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Aid groups arrive in Indonesia following deadly earthquake

Aid groups have arrived in Indonesia to assist in the cleanup and humanitarian effort following Wednesday's earthquake in the Aceh province. Thousands were left homeless following the quake.

Aid groups from within Indonesia and around the world descended on the Aceh province Thursday to help in any way they could following Wednesday's deadly earthquake near Pidie Jaya.

The Indonesian government sent 50 tons of urgent aid to the Aceh province, which included 10 generators, tents, folding beds, baby supplies and body bags. The military is working on an emergency field hospital and sending two dozen doctors, while the Health Ministry is sending a medical team and medicine.

The Red Cross sent aid on Wednesday, which included water trucks. Humanitarian group CARE sent an assessment team of four international aid groups. International charity Oxfam said it would provide hygiene products and tarpaulins, and had emergency response experts ready to travel to the hardest hit areas.

"Every aid and civil society organization is piling into the area with as many boxes of rice, instant noodles, blankets and other aid as they can shift," said Paul Dillon, a spokesman for the International Organization for Migration.

Still need more help

Despite the effort, there is much to be done. The director of the Pidie Jaya General Hospital, Erinda, said orthopedic surgeons were needed due to victims suffering from broken bones. "We have doctors coming from other districts and also from other provinces, but we need more surgeons," said Erinda.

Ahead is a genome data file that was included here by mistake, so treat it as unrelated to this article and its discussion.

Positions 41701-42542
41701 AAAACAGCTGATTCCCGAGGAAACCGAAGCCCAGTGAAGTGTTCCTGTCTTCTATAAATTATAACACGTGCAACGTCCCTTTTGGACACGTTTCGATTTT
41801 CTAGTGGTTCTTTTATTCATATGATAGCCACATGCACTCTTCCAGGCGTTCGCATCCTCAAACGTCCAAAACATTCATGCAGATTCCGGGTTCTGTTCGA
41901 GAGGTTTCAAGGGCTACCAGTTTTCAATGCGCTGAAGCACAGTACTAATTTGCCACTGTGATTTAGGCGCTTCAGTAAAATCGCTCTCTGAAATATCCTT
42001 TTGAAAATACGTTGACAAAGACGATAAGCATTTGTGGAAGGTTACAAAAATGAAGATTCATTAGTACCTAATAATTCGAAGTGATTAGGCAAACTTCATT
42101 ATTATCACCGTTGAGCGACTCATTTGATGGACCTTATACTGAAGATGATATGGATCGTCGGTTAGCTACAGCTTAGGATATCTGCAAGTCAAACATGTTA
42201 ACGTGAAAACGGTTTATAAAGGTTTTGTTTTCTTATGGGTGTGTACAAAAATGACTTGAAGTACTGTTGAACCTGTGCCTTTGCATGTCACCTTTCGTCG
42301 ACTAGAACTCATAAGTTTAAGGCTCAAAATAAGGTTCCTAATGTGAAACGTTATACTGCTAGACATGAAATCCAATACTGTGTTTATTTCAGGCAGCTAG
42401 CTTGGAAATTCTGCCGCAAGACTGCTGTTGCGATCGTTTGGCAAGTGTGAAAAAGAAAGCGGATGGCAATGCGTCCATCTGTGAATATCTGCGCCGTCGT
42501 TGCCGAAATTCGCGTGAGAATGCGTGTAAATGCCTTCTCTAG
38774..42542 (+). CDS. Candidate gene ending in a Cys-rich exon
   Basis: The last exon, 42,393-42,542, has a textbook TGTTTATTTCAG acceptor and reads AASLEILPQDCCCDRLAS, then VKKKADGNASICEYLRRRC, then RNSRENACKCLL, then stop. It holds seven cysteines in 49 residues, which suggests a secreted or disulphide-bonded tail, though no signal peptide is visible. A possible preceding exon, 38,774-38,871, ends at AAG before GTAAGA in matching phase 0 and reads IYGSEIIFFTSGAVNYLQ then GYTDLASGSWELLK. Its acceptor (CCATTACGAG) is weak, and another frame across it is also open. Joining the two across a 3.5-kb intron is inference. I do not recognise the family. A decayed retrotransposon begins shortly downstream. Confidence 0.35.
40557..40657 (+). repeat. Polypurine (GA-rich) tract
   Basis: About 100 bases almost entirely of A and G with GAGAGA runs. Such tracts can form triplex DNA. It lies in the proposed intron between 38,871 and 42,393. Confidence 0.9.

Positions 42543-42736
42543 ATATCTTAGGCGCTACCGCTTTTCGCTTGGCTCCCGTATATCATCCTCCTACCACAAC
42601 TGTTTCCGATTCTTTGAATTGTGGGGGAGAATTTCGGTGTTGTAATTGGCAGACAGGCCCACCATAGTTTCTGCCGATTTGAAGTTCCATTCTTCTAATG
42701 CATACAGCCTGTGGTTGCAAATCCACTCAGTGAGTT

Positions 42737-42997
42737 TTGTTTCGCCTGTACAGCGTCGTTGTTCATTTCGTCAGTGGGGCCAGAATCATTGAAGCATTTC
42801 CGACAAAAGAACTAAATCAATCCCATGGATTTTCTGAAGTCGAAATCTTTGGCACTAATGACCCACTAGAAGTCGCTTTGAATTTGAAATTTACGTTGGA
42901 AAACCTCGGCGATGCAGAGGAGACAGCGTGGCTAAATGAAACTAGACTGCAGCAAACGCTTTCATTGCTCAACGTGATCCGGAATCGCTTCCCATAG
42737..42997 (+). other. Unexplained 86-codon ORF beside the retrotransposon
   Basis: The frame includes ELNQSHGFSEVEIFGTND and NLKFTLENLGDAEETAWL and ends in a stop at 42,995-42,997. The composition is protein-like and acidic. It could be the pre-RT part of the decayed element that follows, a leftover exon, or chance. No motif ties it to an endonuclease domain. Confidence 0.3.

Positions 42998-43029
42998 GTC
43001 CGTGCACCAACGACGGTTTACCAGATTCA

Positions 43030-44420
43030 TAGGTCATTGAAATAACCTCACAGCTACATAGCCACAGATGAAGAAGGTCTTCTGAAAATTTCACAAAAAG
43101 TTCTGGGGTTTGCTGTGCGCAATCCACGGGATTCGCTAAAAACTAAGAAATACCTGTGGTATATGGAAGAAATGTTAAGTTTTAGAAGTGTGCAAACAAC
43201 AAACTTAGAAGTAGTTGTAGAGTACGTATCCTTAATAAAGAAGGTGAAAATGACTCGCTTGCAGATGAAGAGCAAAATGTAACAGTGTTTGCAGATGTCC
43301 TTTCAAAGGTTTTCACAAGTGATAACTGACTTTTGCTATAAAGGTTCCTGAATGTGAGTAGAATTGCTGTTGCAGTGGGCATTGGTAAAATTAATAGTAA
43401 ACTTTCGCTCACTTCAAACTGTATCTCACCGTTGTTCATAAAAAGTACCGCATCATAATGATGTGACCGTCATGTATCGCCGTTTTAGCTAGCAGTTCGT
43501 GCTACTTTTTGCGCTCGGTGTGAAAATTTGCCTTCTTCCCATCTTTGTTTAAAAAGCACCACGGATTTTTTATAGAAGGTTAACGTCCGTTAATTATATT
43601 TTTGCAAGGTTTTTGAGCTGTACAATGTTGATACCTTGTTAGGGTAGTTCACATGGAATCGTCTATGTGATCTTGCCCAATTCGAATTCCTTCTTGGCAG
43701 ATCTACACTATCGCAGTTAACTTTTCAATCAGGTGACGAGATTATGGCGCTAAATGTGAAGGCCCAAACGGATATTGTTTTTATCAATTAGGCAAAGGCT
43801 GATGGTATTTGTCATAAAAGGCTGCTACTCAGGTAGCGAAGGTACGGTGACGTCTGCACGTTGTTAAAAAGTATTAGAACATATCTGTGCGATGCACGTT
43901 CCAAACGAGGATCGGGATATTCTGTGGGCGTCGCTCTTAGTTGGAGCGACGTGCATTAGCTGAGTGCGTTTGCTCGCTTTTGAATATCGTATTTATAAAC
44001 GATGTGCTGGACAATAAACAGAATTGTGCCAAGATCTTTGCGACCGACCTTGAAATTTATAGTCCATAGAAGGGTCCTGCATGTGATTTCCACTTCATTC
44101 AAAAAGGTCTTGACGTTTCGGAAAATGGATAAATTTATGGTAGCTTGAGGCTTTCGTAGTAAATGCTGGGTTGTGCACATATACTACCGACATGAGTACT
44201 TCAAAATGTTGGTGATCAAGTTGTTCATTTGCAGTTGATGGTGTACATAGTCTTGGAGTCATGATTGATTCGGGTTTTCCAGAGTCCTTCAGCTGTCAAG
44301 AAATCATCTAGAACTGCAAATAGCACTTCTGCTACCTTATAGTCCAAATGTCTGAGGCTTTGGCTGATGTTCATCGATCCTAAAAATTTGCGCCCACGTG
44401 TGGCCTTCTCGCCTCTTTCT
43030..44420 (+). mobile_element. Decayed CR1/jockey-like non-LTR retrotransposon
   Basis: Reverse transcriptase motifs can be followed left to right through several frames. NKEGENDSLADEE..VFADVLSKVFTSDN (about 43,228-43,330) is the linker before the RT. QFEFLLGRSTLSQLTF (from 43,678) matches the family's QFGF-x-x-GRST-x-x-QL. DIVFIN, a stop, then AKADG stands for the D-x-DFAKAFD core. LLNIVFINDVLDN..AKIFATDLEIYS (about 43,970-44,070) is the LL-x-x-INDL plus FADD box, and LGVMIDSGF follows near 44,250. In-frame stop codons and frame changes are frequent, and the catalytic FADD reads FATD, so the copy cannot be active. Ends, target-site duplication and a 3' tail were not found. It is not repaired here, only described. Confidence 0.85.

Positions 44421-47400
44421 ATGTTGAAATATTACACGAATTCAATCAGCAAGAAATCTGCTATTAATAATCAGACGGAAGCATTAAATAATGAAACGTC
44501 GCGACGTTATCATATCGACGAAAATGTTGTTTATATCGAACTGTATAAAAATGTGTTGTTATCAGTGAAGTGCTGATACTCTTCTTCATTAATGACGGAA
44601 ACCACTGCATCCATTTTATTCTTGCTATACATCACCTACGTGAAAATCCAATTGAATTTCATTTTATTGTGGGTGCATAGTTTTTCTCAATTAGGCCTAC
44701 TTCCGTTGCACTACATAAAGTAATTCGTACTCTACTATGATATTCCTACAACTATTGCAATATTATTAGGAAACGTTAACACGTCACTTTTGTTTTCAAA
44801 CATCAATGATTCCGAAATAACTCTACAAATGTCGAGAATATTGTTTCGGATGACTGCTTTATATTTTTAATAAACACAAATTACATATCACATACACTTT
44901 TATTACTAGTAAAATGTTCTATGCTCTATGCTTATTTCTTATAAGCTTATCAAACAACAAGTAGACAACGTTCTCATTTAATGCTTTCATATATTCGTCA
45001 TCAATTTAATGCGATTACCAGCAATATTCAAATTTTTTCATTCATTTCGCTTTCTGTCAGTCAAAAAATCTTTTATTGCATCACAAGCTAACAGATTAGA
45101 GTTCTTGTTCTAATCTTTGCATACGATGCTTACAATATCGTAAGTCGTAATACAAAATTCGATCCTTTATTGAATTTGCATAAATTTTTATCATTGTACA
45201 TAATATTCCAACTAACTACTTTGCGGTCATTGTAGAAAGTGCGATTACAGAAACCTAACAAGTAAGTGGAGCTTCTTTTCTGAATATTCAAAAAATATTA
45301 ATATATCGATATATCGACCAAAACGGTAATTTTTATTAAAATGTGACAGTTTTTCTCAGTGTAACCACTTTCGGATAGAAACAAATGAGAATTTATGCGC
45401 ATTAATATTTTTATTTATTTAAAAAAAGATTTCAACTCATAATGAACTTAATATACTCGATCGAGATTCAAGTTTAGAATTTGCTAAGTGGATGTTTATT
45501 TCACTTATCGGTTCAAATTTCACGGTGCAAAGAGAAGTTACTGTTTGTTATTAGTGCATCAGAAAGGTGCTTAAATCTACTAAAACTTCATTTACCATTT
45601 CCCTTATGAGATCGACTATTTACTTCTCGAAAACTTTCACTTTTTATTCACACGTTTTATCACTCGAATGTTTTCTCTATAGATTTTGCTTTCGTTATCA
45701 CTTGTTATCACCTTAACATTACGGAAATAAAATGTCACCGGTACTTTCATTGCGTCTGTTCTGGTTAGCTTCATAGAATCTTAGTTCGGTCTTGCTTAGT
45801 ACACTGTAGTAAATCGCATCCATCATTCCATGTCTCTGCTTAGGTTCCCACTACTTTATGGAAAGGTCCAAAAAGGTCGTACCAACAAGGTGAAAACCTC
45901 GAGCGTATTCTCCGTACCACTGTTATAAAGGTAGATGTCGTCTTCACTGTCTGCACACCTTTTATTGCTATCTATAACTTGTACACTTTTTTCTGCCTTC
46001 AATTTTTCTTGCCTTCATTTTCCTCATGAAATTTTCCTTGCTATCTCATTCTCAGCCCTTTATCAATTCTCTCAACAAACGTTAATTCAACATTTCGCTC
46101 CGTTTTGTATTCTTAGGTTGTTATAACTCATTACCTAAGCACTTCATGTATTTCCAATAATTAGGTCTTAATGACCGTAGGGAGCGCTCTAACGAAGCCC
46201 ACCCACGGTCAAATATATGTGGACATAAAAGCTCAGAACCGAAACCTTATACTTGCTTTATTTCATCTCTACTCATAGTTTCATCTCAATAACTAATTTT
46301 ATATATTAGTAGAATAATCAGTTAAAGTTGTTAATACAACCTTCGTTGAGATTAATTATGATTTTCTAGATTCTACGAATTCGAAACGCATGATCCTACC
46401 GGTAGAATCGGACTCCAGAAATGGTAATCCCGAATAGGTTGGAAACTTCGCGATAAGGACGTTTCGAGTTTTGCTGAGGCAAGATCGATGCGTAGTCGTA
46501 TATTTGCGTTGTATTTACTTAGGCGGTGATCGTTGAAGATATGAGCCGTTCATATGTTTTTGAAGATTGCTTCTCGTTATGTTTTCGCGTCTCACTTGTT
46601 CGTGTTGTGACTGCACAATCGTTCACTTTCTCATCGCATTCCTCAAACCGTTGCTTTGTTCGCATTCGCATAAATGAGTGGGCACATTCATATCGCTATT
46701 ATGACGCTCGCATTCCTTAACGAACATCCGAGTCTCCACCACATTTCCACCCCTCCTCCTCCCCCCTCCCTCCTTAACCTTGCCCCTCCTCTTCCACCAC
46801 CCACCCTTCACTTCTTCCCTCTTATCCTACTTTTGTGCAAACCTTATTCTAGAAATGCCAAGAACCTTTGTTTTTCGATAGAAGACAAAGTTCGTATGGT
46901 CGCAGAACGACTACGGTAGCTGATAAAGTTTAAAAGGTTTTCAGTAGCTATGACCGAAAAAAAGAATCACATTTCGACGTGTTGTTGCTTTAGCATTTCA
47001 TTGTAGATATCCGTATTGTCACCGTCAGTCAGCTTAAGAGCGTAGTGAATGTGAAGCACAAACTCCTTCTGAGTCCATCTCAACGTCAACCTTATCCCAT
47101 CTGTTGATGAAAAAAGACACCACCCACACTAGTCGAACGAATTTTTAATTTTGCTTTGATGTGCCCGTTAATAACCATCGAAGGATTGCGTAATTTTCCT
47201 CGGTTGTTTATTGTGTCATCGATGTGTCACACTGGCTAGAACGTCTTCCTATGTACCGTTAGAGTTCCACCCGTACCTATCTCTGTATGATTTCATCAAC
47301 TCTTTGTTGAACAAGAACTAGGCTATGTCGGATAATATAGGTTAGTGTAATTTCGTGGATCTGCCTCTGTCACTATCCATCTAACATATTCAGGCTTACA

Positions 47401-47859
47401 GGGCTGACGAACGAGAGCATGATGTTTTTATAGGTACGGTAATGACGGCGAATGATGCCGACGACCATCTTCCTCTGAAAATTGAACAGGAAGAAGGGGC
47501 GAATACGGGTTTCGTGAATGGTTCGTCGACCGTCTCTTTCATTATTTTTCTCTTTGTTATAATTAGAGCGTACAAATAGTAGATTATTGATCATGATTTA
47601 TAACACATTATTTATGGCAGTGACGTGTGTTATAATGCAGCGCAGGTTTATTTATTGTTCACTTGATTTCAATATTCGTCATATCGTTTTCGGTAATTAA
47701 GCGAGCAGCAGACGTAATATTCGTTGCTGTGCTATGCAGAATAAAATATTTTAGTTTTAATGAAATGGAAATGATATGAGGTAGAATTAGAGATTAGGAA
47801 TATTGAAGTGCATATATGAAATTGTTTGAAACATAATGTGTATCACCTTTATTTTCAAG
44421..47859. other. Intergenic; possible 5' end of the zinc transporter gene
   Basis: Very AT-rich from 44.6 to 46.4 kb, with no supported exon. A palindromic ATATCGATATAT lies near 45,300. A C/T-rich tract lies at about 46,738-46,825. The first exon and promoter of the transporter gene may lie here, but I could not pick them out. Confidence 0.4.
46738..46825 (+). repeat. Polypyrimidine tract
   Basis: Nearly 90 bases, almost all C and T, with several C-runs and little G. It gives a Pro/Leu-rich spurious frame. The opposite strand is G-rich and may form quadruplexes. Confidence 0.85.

Watch video 00:48

Deadly earthquake rocks Indonesia's Aceh province

National Disaster Mitigation Agency spokesman Sutopo Purwo Nugroho said the death toll from the earthquake increased to 102 and was expected to rise. About 800 people were injured, 136 seriously, and one person was still missing. More than 11,000 people were displaced and are staying in shelters, mosques or with relatives. "We are racing against time to save people," said Nugroho.

The full extent of the damage is still unknown. Dillon said at least two more days were needed to have a better picture of how many remain displaced.

Pope's message of support

Pope Francis said he was praying for "the victims and their families, for those injured and those who have lost their homes."

In a message from St. Peter's Square, Pope Francis said, "may the Lord give strength to the population and support rescue efforts."

The United States Geological Survey said Wednesday's quake's epicenter was about 18 kilometers northeast of Pidie Jaya at 5:03 am Wednesday. Indonesia is on the Pacific "Ring of Fire," an area prone to earthquakes and volcanic eruptions. A magnitude 9.1 earthquake and subsequent tsunami near the Aceh province in December 2004 killed 230,000 people, with most of the deaths occurring in Aceh.

kbd/se (AP, dpa)

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